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Skyline campaign in push for greater public support


A campaign pushing for better standards in the design and delivery of tall building in the capital has launched its own website in a bid to drum up public support

The Skyline Campaign, which is backed by AJ and the Observer says that many of the 200 or so tall buildings planned for London are ‘grossly insensitive to their immediate context and appearance on the skyline’.

A position statement published on its site claims existing planning and political regimes fail ‘to protect the valued qualities of London, or to provide a coherent and positive vision for the future skyline’.

The campaign was backed by AJ last year and is led by architectural critic Rowan Moore and Barbara Weiss, whose London-based practice acts as its headquarters.

Weiss says the campaign has also signed up to social networking site Twitter and will set up Facebook and Linkedin pages in the near future.

The launch of the website coincides with an appeal for funders to help it expand.

‘We want to open the doors to the general public,’ Weiss told AJ. ‘We want to get in touch with as many people as possible to get people to sign up to help us grow.’

The funding would help the campaign employ an administrator, improve its website and host events.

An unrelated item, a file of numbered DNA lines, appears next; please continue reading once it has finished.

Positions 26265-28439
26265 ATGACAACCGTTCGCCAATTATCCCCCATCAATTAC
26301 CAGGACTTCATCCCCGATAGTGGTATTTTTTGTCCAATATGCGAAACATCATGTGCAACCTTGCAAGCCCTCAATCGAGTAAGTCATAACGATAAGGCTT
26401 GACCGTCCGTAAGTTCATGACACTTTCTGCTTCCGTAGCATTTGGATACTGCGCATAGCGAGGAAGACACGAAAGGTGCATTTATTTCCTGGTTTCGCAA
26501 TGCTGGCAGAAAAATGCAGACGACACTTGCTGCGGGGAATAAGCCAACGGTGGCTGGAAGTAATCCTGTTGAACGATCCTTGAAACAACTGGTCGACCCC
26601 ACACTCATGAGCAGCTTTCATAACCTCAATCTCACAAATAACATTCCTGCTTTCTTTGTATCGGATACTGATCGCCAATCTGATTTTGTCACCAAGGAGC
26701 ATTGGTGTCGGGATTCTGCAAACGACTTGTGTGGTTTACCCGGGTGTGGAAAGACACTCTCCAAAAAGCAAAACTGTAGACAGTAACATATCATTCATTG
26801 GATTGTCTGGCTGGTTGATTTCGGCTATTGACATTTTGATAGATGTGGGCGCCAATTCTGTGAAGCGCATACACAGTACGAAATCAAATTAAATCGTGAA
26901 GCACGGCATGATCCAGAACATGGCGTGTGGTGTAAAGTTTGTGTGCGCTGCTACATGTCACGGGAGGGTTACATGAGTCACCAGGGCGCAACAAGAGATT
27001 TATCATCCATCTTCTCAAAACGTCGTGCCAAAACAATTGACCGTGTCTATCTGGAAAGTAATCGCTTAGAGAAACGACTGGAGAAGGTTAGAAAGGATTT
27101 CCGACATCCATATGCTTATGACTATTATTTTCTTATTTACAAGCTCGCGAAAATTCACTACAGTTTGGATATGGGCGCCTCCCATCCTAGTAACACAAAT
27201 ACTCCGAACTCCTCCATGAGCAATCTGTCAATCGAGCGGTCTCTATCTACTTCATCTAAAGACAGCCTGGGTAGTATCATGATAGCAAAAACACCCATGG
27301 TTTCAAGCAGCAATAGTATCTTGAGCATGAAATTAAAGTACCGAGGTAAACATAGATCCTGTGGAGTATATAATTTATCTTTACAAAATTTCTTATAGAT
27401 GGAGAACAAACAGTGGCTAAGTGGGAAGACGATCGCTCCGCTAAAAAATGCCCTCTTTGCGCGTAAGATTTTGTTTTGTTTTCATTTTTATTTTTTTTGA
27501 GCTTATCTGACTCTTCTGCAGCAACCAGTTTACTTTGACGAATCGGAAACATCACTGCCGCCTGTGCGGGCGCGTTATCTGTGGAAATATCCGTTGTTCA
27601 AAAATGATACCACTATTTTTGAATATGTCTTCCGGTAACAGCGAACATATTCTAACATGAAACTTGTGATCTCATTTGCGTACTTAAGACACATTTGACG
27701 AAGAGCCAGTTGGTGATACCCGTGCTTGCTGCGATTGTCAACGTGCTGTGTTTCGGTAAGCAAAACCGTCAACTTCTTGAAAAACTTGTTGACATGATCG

A debate between London mayoral candidates would be among those the campaign would like to host, Ms Weiss said.


Readers' comments (3)

  • Two public opinion Polls should be held, one inviting public opposition to the London Skyline future alterations, and another more discreet survey should be held asking the same people: What would be their favourite foreign city destination to visit, and surprise, surprise, a large number will want to visit New York. In fact they will tell you NY is wonderful, and if they had such a wonderful time when there and as for the skyscrapers they are awe inspiring and yes, they did go to the top of the Empire State Building, and everyone should go there ....

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  • 'To protect the valued qualities of London...' - hopefully, not just from tall buildings impacting the skyline, but from proposals like the 'green bridge' that will have a massive impact on classic views.

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  • Elias, skyscrapers are nice to visit but a nightmare if you live in the dark and windy streets below.

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